Book review: The Darkness Below
Well known British author details his switch to rebreather diving
A sequel of sorts to his 2005 book, Rod Macdonald’s weighty new tome ‘The Darkness Below’ brings us bang up to date with his latest exploits. If you haven’t read the first one (I haven’t), don’t worry – the author opens with a lively account of his life before sub-aqua, and subsequent discovery of what would prove to be his life’s calling as a deep wreck diver.
With so many explorations under his belt, the book reads more like a collection of short stories than one volume split into chapters. Just as with all satisfying stories there’s a narrative to follow, in this case the transformation from Open Circuit to Rebreather diver.
we are repeatedly taken on voyages past 50, 60 metres
What makes Rod’s writing so likeable is that the ego is nowhere to be seen. Far too many diving books paint central characters as competitive daredevils or brash macho types. Not so here: time and again the author acknowledges his own shortcomings, mistakes, and fears – fear being a word often absent yet surely relevant for anyone pushing the envelope of a sport.
Because while he may refrain from describing it as such, pushing the envelope is precisely what Macdonald has been building up to for the last 30 years. The writing style may be accessible but the diving certainly isn’t, and we are repeatedly taken on voyages past 50, 60 metres into freezing, pitch black water, often with little or no visibility and entrapment hazards all around.
This is not the account of a depth junkie; rather it’s a love of maritime history and passion for discovering virgin wrecks that makes Rod tick. On a dive, the picture that emerges can be as confusing as a wreck itself: high hopes, early morning starts, a long voyage in a bouncy RIB out to a mystery target, dropping down a shotline full of expectation to find a baffling mess of something else entirely. In ‘The Darkness Below’ we share the author’s own disappointment as the expected U-Boat turns out to be another sunken steamer, and yet Rod is never disappointed: it’s just another mystery to solve, albeit not the one he and his friends were expecting.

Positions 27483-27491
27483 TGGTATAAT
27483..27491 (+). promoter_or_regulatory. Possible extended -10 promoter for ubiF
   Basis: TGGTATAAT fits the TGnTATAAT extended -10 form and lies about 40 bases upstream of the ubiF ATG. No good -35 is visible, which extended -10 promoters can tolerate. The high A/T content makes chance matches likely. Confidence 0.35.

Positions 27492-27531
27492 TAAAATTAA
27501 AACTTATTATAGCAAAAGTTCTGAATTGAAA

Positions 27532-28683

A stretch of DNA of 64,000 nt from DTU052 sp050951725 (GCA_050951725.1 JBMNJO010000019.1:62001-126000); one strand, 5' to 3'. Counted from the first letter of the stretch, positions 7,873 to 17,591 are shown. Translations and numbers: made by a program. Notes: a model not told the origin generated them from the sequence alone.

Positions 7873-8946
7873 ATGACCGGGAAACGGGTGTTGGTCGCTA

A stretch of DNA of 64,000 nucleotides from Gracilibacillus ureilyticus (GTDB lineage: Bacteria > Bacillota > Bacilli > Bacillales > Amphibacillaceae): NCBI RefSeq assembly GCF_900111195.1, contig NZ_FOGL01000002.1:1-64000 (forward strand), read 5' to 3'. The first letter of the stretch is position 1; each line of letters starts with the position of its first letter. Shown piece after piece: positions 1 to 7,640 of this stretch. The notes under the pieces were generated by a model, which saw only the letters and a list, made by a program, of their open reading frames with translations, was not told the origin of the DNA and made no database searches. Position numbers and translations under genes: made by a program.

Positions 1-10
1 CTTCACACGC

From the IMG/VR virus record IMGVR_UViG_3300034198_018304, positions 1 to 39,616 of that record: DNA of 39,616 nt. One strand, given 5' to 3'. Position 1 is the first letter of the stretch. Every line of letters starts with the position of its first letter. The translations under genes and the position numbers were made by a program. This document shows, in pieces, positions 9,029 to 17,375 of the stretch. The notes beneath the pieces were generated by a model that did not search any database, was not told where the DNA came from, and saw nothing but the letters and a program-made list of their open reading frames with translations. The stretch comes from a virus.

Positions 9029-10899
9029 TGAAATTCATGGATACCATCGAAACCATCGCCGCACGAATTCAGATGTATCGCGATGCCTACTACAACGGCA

While Macdonald’s home town of Stonehaven in Aberdeenshire forms a base for much of the diving, there are some fascinating asides too. Particularly thrilling are a descent into the Corryvreckan Whirlpool in Scotland, a natural maelstrom fraught with dangerous downcurrents that, frankly, you’d have to be mad to consider diving. And there are overseas tales of diving the HMS Repulse and Prince of Wales in the South China Sea, two iconic battleships remembered poignantly for the huge loss of life.
Recurring throughout the book, the author describes his wariness of Closed Circuit Rebreather (CCR) technology, which largely came to the fore in the 1990s and is standard kit these days for anyone venturing past recreational depths. But the clamour becomes a roar and I don’t think it’s a spoiler to tell you that Rod is gradually seduced by the benefits of these amazing machines, and how they go on to transform the sort of diving that characterises his life.
‘The Darkness Below’ is an adventure story, but it’s also a humble and honest account of one man’s passion. And by making inaccessible places accessible to all, Rod Macdonald has made a huge contribution to understanding our maritime heritage.
‘The Darkness Below’ by Rod Macdonald is available now from major retailers. It is also available direct from Whittles Publishing via www.whittlespublishing.com
You can learn more about Rod and his adventures at www.rod-macdonald.co.uk
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